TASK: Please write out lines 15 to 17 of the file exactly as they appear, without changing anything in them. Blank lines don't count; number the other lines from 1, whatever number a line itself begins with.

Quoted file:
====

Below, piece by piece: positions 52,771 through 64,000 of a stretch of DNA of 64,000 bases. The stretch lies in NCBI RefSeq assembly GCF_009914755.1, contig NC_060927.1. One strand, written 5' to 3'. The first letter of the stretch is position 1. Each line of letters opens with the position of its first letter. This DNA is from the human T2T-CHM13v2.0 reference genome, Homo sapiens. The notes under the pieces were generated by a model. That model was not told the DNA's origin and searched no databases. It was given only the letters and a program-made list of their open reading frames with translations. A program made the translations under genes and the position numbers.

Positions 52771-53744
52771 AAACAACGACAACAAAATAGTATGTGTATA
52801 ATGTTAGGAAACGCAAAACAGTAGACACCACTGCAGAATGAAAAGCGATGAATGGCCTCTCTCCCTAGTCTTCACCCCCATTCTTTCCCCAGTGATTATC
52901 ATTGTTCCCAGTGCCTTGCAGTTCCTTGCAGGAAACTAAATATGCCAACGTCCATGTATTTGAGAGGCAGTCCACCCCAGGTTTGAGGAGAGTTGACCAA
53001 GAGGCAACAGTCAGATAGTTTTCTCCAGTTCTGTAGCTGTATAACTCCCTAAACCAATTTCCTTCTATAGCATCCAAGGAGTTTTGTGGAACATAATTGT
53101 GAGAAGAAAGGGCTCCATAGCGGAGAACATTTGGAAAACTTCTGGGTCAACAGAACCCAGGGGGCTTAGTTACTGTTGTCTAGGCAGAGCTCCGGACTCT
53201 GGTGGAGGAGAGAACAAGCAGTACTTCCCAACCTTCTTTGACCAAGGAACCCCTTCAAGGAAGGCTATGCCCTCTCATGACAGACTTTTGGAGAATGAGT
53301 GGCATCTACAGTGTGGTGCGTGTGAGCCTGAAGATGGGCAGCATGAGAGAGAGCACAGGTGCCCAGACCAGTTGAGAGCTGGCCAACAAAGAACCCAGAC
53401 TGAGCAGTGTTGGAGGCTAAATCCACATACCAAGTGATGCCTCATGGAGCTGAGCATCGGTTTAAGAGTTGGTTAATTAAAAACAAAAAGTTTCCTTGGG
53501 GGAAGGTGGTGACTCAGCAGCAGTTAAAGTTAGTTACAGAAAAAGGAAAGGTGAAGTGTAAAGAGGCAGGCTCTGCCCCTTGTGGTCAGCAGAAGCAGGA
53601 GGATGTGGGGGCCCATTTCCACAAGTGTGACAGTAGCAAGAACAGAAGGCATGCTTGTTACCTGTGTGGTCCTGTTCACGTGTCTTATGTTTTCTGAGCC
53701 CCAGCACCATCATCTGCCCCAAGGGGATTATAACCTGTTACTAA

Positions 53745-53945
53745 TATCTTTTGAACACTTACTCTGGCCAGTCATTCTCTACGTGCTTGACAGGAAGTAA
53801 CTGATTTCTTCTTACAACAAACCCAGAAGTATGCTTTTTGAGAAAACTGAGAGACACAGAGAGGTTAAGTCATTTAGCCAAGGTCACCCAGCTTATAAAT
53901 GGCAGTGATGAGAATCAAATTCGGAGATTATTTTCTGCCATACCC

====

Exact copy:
53745 TATCTTTTGAACACTTACTCTGGCCAGTCATTCTCTACGTGCTTGACAGGAAGTAA
53801 CTGATTTCTTCTTACAACAAACCCAGAAGTATGCTTTTTGAGAAAACTGAGAGACACAGAGAGGTTAAGTCATTTAGCCAAGGTCACCCAGCTTATAAAT
53901 GGCAGTGATGAGAATCAAATTCGGAGATTATTTTCTGCCATACCC